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working in the industry in Socal for the last decade, i will tell you that this is normal procedure whether its a bike shop or a car dealer, and it really has nothing to do with the Moco.

its all about the legality of the contract that you are in with the shop itself, and the relationship between you the shop and the bureau of automotive repair.

To do any work on you bike, warranty or not you need to authorize a repair or inspection with a signature. and any time the contract is modified the specifics have to be noted and any estimate has to be spelled out to the letter to you on the contract (repair order). the dealer is required by California law to have a complete description of complaint, cause and correction, as well as separate itemized lists of all parts and services. this is a CYA technicality.

they have to tell you in print what needs to be done and the estimate has to include all the procedures and parts prices and labor times to be known to you up front (worst case scenario) , and the ball is in your court to sign or reject the contract.

This dose not mean HD will reject the claim, it just means that if in the rare chance that they do, you knew up front what it was going to take dollar wise to return the bike back to you in the same condition it was received in if you decline the repairs. and that they (the dealer/shop) closed a loop hole that might make them liable to spend time and parts to fix your bike for free in the event you decide to sue them.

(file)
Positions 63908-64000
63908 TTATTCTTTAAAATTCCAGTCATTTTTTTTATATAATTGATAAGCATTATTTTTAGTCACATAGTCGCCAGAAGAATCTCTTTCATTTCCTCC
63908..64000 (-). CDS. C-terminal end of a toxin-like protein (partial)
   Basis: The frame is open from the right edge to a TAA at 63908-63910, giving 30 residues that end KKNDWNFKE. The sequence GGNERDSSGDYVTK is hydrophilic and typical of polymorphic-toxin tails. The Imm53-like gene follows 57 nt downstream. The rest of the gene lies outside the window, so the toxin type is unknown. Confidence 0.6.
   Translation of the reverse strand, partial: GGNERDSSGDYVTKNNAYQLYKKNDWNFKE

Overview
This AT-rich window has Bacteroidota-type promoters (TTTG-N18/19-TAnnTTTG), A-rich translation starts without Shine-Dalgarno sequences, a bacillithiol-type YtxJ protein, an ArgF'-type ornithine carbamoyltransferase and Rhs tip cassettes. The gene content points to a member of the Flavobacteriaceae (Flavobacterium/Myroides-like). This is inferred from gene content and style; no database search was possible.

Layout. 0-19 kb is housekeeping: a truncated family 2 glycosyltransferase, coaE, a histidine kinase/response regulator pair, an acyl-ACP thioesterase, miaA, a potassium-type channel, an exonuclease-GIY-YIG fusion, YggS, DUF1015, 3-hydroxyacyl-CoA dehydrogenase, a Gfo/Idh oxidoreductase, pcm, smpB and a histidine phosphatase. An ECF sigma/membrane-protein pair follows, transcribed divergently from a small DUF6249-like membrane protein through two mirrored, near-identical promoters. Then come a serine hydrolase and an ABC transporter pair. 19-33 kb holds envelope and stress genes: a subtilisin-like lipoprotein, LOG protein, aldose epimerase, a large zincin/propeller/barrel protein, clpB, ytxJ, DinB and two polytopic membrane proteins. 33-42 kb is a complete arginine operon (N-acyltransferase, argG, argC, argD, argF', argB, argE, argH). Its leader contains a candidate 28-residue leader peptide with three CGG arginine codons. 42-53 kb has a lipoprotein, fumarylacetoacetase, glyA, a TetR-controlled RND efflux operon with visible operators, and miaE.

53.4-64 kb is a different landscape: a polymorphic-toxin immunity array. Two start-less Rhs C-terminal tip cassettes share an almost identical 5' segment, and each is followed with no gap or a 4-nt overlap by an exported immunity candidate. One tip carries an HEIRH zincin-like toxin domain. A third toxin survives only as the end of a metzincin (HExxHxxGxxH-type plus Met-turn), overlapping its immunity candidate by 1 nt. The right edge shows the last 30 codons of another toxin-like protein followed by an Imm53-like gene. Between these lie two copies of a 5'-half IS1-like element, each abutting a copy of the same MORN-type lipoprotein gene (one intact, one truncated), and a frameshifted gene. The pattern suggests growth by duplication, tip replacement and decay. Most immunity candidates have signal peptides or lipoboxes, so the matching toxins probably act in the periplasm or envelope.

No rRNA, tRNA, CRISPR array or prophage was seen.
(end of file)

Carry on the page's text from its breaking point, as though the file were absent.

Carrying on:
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Last edited by mentor70; 01-19-2011 at 11:27 PM..
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Old 01-20-2011, 04:56 AM
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I agree with mentor, when you have an extended warr you have to pay for inspection and if the repair is covered then the charge reverts back to the warr, The proper wording is to tear down to the causal part Have to go with Djl and go that way good advise.
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Old 01-20-2011, 09:05 AM
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Re-reading your post just now, and ive had a couple of thoughts pop in my head.

First: If it were my bike, id buy and crank, and take the bike to a 103 or 107, then let them split the cases, and the you get a proper bike back, with more power and peace of mind.

If you cant swing it, buy and oil change and button it up and ride away....BUT FIRST, make them note on your invoice that there technician suspects bearing material in the case and that the MOCO wont pay for inspection under warranty.

this dose a couple of things one, you did the maintenance on your bike, at the dealer and two, will make them look stupid if something dose go wrong and then you and the tech and say "I told you so" to the factory rep when hes signing off on a new engine.

To me, this is just the MoCo playing roulette, they are willing to gamble on whether or not this will damage the engine.
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Old 01-20-2011, 09:22 AM